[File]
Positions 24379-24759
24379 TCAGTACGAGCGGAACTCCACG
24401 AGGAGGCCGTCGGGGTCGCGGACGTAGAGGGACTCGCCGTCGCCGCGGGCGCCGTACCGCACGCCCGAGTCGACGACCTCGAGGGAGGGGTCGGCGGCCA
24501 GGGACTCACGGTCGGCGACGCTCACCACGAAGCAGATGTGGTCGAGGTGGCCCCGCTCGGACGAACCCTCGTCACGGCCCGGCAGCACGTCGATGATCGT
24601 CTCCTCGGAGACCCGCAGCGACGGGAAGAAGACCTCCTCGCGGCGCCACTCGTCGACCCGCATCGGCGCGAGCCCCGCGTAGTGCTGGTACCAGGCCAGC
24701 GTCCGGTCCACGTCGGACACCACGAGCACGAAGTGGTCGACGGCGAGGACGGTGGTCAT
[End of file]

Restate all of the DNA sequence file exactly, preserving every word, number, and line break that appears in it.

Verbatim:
Positions 24379-24759
24379 TCAGTACGAGCGGAACTCCACG
24401 AGGAGGCCGTCGGGGTCGCGGACGTAGAGGGACTCGCCGTCGCCGCGGGCGCCGTACCGCACGCCCGAGTCGACGACCTCGAGGGAGGGGTCGGCGGCCA
24501 GGGACTCACGGTCGGCGACGCTCACCACGAAGCAGATGTGGTCGAGGTGGCCCCGCTCGGACGAACCCTCGTCACGGCCCGGCAGCACGTCGATGATCGT
24601 CTCCTCGGAGACCCGCAGCGACGGGAAGAAGACCTCCTCGCGGCGCCACTCGTCGACCCGCATCGGCGCGAGCCCCGCGTAGTGCTGGTACCAGGCCAGC
24701 GTCCGGTCCACGTCGGACACCACGAGCACGAAGTGGTCGACGGCGAGGACGGTGGTCAT